Tuesday, March 25, 2008

An Easter Reflection

Not from me - I'm not feeling particularly reflective this year - but from Jennifer at Et Tu?, who reflects on her experience of the Eucharist since becoming a Catholic at the Easter Vigil last year.

Her initial response before her conversion was bemused disbelief ...

There was a part of me that kept hoping I'd find that it was all a misunderstanding, that Catholics were only required to believe that the consecration of the Eucharist was a really, really, really important symbolic event, that all that crazy talk about drinking blood and eating flesh was just some old fashioned superstition that us enlightened modern folks weren't required to believe. I was a lifelong atheist, after all. It was enough of a feat that I even came to believe in God in the first place. It was enough of a leap of faith for me to believe that some miracles might have happened a few times throughout history. But to ask a former militant atheist to believe that a miracle happens at every single Catholic Mass, that bread and wine are actually changed into the flesh and blood of Jesus Christ despite the fact that they look exactly the same...it seemed too much to ask.
Then she moved on to intellectual acceptance ...
When I received my first Communion at Easter Vigil last year I had come to accept that the teaching on the real presence of Christ in the Eucharist is true. Or, perhaps more accurately, I was willing to accept on faith that it was not false. I was undoubtedly being led to the Catholic Church, and found its defense of this teaching to be solid and compelling, so I trusted that it was true in some mysterious way, even though I didn't really get it.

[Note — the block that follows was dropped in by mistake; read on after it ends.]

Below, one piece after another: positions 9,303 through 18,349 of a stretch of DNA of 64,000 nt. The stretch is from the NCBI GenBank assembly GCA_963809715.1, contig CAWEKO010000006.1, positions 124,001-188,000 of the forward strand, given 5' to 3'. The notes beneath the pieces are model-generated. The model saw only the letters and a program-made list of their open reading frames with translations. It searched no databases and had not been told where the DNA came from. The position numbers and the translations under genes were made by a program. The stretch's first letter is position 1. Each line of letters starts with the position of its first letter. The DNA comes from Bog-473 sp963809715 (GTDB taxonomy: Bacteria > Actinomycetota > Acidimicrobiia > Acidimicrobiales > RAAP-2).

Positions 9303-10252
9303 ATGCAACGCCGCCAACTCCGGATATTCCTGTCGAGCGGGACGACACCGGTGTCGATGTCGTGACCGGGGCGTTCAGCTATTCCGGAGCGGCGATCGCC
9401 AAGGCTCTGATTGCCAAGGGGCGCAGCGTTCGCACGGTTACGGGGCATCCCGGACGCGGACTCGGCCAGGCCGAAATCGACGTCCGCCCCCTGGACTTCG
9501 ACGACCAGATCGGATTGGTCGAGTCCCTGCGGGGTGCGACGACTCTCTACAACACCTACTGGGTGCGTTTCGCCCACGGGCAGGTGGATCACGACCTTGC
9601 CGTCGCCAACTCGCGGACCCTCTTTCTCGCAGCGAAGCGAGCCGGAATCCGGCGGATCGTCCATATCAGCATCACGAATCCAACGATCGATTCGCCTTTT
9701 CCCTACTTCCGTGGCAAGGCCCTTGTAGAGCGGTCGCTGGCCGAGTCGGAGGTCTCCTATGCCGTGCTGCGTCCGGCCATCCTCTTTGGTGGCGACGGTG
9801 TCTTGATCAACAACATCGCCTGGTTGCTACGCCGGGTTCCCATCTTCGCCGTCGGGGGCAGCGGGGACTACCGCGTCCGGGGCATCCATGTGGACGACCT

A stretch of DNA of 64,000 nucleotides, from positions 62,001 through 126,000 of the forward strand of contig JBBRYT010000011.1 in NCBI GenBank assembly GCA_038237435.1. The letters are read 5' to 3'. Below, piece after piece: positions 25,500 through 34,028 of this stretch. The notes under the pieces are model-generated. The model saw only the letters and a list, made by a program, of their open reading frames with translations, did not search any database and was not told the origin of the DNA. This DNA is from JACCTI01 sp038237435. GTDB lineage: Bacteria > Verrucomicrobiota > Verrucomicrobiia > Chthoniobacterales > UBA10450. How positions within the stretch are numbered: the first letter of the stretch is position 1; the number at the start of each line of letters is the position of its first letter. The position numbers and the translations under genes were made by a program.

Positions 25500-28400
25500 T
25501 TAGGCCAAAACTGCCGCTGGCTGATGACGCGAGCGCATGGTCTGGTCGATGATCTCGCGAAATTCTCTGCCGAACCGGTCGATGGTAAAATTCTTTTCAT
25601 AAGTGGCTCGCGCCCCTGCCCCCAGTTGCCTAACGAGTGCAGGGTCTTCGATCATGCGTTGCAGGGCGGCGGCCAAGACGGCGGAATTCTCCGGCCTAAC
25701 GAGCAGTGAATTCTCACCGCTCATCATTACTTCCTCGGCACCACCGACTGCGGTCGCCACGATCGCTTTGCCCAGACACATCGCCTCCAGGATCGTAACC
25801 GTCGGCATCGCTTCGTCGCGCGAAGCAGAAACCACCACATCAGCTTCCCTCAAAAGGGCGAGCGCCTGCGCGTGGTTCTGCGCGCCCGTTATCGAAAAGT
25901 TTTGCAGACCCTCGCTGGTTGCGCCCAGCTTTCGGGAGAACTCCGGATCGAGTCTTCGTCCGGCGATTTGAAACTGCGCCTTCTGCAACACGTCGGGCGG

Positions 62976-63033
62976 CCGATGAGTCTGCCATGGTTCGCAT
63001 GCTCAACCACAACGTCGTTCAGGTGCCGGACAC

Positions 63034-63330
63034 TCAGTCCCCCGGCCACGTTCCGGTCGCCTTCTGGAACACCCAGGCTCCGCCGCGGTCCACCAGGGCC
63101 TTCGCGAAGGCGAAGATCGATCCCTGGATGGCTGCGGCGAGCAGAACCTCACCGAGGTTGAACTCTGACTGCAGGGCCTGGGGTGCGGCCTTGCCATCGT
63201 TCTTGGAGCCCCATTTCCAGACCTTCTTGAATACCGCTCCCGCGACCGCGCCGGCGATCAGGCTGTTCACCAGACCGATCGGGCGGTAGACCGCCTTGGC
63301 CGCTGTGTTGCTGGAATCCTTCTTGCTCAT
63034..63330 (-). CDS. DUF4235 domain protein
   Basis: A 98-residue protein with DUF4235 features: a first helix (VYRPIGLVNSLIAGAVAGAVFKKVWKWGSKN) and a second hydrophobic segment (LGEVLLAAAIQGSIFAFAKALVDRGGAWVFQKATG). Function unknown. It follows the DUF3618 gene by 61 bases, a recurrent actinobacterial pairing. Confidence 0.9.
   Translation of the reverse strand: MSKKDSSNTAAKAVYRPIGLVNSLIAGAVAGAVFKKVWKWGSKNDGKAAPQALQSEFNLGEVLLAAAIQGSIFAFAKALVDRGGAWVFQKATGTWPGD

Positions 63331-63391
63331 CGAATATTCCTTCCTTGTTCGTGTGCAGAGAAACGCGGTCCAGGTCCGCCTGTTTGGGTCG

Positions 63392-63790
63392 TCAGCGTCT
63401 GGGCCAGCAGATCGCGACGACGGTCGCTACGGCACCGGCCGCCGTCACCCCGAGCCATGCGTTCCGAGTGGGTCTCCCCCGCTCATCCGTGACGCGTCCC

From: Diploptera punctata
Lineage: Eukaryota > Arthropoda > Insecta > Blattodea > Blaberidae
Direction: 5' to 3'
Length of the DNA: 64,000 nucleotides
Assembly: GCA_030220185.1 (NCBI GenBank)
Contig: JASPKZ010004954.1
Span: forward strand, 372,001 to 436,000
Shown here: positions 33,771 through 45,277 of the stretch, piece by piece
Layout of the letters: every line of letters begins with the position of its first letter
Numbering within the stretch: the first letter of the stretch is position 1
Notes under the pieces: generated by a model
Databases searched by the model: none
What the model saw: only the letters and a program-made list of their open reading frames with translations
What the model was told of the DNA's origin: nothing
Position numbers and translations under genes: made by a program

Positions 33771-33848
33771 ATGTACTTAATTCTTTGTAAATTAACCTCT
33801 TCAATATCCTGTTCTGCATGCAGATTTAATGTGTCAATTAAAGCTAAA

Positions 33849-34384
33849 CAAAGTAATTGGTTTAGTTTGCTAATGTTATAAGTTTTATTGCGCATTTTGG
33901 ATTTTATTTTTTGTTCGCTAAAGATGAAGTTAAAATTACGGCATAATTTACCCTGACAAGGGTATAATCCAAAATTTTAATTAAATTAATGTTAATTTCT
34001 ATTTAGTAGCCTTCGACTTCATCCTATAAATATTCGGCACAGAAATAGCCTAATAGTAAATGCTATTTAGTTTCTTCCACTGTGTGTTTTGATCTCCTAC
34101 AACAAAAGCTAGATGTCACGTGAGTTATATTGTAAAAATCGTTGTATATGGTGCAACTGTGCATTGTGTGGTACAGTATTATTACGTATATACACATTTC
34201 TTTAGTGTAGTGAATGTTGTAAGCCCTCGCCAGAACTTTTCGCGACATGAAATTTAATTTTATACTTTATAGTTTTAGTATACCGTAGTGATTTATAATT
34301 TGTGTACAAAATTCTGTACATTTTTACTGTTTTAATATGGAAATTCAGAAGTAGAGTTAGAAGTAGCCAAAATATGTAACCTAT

And now, after a year of experiencing the Eucharist ...
This belief in and love of the Eucharist is the most surprising thing that's ever happened to me. Never in my dreams would I have thought that I could believe such an incredible, outlandish claim. On some occasions I have even taken a step back to look at it all as objectively as possible, to set everything aside and honestly ask myself if this is all in my head, if perhaps I am eating bread and drinking wine at the Mass, but that its great symbolic value has led me to put myself in a different state of mind. And all I can come up with is this:

If this is a symbol, then I am insane.

It's not Tolkien, but that's about the best I can do. The way this Sacrament has slowly transformed my soul and given me a connection to God that I never knew before, the way I could easily move myself to tears at the thought of not being able to receive it, the strength I have drawn from having this direct communion with God...if these things are not real, then nothing is.
Go and read the whole post here.

And I'm very glad she linked to the Tolkien quote, which I had forgotten about (and in any case, had never found a source for). I added part of it to my sidebar.

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